In the village of Kanyabayonga, a lieutenant-colonel in the Indian army which, with more than 4 000 troops in Congo, makes up the biggest UN peacekeeping contingent in the country, said: “There was an issue about the integrated people not receiving salaries. One battalion rebelled, started firing one night and burned three houses. Our commander stayed overnight to speak to the soldiers and the matter was resolved.”
The colonel, who wished to remain anonymous, added: “The FARDC realised they had to pay soldiers. So the generals are reacting to these issues. Things are changing on the ground but the training will take time.”
But for another village, Luofu, 145km north of Goma, that discipline can not come soon enough. Last year around 1 000 houses were burned down by FDLR rebels, leaving people with only the hybrid Congolese army to turn to. Gilberd Bouyenge, a Catholic priest, said that now the villager’s predicament was little better.
“There is no other army so we must trust them. Some of them rape, but not all of them,” he said.
Monuc has tried to monitor the army’s behaviour more closely, though its peacekeepers are spread thinly in an area the size of California.
In Luofu, Kyalwahi Daniel, who was forced to stand outside his home while inside his wife was raped by rebels, said the peacekeepers’ presence was making a difference. “Since Monuc is here, the army soldiers are afraid of intimidating civilians,” he said. “They know people will go to Monuc and it will send a bad report to their commander.”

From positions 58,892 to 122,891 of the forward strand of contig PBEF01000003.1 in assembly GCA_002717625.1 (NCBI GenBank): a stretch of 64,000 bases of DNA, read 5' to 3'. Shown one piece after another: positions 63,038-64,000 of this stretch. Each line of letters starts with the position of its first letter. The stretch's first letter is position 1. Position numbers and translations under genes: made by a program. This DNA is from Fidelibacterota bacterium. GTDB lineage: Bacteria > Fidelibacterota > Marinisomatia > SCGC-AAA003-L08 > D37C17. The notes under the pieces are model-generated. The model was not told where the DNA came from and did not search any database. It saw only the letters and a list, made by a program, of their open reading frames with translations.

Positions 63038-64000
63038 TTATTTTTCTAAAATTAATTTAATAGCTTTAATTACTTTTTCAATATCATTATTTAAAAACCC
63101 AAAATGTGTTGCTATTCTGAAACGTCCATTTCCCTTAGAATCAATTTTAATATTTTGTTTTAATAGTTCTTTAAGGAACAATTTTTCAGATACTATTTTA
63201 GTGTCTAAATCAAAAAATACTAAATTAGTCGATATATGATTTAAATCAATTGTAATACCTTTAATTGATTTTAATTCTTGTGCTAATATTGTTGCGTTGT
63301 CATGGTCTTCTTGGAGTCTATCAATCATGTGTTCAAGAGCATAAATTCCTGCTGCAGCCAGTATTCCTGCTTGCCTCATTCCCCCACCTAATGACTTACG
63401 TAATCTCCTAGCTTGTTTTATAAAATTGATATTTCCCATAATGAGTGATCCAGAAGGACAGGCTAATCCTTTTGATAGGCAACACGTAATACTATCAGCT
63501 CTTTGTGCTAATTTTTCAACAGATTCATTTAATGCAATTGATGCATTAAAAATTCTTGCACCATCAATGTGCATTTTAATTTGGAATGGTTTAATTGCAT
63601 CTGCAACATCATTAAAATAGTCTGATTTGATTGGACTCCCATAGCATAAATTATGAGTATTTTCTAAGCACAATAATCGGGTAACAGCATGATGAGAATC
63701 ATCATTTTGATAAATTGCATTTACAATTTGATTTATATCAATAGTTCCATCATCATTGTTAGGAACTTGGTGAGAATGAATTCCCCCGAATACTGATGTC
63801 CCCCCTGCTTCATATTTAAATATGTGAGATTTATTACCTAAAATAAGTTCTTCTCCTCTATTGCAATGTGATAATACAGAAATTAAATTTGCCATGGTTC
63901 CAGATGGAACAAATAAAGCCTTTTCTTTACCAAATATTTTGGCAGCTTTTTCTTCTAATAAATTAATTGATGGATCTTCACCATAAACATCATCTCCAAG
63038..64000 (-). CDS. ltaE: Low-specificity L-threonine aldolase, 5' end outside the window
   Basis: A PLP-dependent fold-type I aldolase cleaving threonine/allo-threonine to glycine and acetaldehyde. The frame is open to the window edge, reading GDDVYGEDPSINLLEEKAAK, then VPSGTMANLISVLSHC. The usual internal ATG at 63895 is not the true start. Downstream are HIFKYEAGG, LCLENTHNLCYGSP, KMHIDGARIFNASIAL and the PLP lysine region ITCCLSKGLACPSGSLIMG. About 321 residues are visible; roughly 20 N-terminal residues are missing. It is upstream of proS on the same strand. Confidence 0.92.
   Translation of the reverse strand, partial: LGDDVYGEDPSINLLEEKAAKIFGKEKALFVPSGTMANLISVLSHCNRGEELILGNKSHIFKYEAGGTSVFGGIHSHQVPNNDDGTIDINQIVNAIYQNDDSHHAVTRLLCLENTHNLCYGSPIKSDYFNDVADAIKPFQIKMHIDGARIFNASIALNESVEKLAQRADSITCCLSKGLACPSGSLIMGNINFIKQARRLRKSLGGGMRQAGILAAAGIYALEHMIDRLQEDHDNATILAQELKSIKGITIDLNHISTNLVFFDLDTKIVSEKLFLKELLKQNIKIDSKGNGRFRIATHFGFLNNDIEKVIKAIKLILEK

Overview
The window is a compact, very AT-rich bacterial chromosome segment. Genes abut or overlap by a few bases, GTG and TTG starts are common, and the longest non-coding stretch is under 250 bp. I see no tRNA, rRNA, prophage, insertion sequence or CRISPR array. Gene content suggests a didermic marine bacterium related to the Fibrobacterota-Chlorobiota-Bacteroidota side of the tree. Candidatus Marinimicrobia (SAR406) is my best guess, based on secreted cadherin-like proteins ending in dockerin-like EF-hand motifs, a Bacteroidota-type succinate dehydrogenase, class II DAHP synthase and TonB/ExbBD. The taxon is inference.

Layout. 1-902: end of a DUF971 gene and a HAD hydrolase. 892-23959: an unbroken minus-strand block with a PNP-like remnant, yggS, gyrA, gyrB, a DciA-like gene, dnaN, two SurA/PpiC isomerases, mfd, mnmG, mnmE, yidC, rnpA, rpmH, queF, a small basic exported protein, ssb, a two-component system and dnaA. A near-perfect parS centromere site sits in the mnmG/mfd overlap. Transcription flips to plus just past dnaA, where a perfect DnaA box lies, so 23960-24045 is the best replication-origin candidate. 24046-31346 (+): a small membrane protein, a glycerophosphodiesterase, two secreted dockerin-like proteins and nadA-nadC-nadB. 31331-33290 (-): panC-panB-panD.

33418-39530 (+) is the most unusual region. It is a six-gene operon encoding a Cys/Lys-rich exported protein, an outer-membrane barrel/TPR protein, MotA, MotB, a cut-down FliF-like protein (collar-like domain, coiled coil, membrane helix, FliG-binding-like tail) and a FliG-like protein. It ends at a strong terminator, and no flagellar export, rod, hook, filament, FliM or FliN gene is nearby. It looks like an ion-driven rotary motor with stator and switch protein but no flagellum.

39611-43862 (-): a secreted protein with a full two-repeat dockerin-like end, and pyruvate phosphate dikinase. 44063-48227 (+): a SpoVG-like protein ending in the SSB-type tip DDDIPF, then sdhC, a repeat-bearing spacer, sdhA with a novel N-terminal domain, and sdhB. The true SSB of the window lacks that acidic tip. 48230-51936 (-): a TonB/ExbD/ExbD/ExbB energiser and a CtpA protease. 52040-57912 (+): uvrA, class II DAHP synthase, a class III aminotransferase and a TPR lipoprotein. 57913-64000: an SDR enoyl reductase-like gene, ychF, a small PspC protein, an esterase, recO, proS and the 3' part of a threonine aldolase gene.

There are tentative signs that the worst may be over. Peacekeepers on the ground claim they have seen violence decline during the past six months, and that the Congolese government and military command are finally treating sexual violence seriously by catching and punishing offenders.
UN figures show that the number of internally displaced people in North Kivu province declined from 1,1-million last July to 709 000 by the end of December. Official repatriations of Rwandans trebled last year as more FDLR rebels surrender.
The group’s strength is estimated at around 4 000 and the FDLR is said to still be in control of many mining areas, benefiting from the DRC’s mineral wealth.